For the most part, coffee makers are used in the workplace as appliances for brewing the company’s daily java without the hassle of boiling water or using some other inconvenient machine. Some of the best office coffee makers use several different kinds of brewing techniques.
How Coffee Makers Work
Although there are many types of coffee including a set of principles are effective in the most common devices, i.e., coffee grounds in a paper or metal filter in a funnel, which is placed around a glass or ceramic coffee pot. Cold water in a separate chamber, which is then heated to the boiling point and poured into the funnel. It is also called automatic drip-brew. A coffee vending machine will sometimes use this type of brewing technique.
For quite a long time, making a cup of coffee was a deceptively simple process. The roasted and ground coffee is placed in a pan to begin the process and hot water was added, followed by the attachment of a lid to the brewing process. During the 19th and early 20 Century, it was considered sufficient to grind the coffee, add hot water in a pot, cook until it smelled good, and pour it into a cup.
Our modern method for making coffee, drip-brewing, is more than one hundred years old, with minimal change in its design. The French system is a two-pot holding mechanism coffee poured into an upper chamber, where the water flows down into the jug through openings in the bottom of the chamber. Around the same time, a French inventor developed the percolating coffee in which boiling water in a bottom chamber a tube and then trickles through the ground coffee back into the lower chamber.
Coffee Makers in History
There were other brewing popular brewing methods during the nineteenth century, including various machines using the vacuum principle. One such machine, the Napier Vacuum, was invented in the mid 1800s and is an early example. Although usually too complex for everyday use, vacuum devices were estimated to produce a clear brew, and were actually very popular until the mid 20th century.
The basic principle used to brew water was to use a vacuum container in a lower heat content forced by expansion through a narrow tube into an upper chamber with the ground coffee. When the lower vessel was empty and sufficient brewing time had elapsed, the heat was removed and the resulting vacuum drew the brewed coffee through a strainer into the lower chamber, from which it could be decanted.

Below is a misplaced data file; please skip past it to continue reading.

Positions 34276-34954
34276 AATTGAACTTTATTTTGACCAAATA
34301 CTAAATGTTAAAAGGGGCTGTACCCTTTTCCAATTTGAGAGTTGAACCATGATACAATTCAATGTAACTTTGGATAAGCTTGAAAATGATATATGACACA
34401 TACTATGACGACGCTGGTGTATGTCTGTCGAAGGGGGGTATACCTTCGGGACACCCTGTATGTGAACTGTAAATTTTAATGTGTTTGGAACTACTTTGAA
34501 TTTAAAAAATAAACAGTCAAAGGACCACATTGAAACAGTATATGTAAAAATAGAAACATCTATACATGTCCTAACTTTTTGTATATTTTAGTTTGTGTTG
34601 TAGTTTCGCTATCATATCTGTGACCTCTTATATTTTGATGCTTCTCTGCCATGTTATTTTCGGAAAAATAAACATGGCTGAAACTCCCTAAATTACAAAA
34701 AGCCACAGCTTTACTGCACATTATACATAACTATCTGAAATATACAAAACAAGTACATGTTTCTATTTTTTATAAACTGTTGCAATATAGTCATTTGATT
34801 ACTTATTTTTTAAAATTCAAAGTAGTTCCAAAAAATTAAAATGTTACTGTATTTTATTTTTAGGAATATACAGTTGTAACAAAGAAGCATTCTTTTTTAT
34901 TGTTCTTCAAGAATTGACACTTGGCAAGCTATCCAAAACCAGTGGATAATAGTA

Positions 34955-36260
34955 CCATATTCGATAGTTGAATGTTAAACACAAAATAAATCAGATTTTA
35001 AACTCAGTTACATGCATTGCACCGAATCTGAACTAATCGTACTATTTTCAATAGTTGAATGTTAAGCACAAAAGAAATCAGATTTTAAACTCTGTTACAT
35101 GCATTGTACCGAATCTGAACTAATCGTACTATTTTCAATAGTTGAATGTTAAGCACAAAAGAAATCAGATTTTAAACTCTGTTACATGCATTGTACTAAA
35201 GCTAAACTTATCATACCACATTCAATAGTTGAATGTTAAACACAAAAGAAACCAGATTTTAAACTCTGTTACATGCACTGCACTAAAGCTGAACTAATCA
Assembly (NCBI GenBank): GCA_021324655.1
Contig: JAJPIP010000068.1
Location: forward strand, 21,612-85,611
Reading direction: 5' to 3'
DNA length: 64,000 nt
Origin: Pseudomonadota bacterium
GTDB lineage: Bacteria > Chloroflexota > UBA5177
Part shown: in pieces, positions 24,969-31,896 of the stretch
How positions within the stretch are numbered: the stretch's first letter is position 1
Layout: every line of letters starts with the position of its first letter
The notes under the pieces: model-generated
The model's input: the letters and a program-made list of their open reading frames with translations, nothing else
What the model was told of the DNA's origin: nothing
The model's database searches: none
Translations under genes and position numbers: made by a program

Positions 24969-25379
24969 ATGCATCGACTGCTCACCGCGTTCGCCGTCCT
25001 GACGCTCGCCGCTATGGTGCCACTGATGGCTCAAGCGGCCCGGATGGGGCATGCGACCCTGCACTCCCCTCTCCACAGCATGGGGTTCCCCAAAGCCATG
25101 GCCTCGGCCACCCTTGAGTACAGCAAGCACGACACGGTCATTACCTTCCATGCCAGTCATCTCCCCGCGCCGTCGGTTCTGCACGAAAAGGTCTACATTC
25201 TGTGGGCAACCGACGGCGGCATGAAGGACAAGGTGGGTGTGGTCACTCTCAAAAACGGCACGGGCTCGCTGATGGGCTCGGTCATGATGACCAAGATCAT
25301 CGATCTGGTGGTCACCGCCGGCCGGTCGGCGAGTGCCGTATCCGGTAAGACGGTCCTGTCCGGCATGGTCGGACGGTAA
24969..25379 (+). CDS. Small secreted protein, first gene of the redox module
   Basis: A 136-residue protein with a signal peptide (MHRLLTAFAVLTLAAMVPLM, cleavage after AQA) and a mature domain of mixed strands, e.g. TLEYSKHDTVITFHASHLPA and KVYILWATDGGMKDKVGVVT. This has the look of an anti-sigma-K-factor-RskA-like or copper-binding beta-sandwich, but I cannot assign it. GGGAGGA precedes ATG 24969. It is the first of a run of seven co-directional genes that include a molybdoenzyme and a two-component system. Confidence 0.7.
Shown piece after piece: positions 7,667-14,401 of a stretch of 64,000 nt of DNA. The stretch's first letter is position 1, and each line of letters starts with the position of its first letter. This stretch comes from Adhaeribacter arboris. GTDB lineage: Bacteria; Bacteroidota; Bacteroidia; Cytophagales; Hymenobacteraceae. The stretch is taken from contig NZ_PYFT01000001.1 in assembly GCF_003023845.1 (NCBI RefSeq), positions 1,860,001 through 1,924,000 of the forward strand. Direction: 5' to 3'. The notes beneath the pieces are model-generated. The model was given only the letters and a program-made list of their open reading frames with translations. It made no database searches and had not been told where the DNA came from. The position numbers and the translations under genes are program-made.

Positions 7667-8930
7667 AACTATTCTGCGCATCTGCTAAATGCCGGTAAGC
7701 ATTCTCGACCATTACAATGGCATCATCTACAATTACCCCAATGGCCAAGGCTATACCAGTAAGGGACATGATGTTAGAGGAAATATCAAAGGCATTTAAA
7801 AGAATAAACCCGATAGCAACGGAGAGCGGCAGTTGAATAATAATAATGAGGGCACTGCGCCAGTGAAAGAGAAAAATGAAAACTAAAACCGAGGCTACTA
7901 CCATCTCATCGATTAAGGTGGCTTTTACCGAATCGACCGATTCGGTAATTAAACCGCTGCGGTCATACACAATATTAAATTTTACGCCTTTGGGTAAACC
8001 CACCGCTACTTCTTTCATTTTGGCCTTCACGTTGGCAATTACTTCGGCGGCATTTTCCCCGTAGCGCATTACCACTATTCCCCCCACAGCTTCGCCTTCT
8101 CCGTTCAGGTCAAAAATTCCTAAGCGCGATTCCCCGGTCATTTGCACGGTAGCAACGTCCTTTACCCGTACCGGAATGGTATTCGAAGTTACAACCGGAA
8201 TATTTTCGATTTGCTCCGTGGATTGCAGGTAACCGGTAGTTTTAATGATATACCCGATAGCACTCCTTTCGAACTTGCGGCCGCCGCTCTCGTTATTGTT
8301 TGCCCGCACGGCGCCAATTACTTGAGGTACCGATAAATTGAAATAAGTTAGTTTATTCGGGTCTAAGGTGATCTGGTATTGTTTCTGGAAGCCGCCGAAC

A modification of this technique, first used two chambers side by side on one type of device using a counterweight to the first after having attached the first. When the near boiling water is forced out of the boiler during brewing, the counterweight is activated and returned to the initial chamber. Since it was relatively automatic, this was a kind of primitive brewing process.
The first vacuum coffee maker was made in 1930 that truly automated the vacuum brewing process, while eliminating the need for a hot plate or liquid fuels. An electrically heated furnace was incorporated into the design of the vacuum brewer. Water is first heated in a conspicuous place in the background, and forcing hot water into the reaction chamber. After the process is finished, the heat is turned off and the right. This was the invention of the first really automatic vacuum coffee maker.
That design was later improved. This improved design used galvanized metal. The vacuum coffee brewer became widespread in the US in the years immediately after the 2nd World War.
Modern Coffee Maker Evolution
From a series of successful commercial coffee machines used in gourmet office coffee, Bunn joined the consumer market at home with a different type of machine that used an automatic drip infusion. In this type of coffee machine, the device uses a reservoir or tank prefilled with water. If the device is switched on, the water is accommodated in the reservoir to near boiling, around 200 degrees, using a thermostatic heater. If the water is mounted in an upper molded shell, it will rise into the tube and a funnel, from the cold water inlet in the lower part of the boiler.
The hot water from the container is then channeled into the pipe to the spray head, where a basket holds the ground coffee. The pour-over method of water displacement tends to produce brewed coffee at a much faster rate than standard drip coffee’s rhythm patterns. Its main drawback is the increased use of electricity to heat the water in the boiler. In addition, the method of moving water is more effective when used to brew coffee at the maximum or near maximum capacity of the machine, which is an advantage for office coffee makers.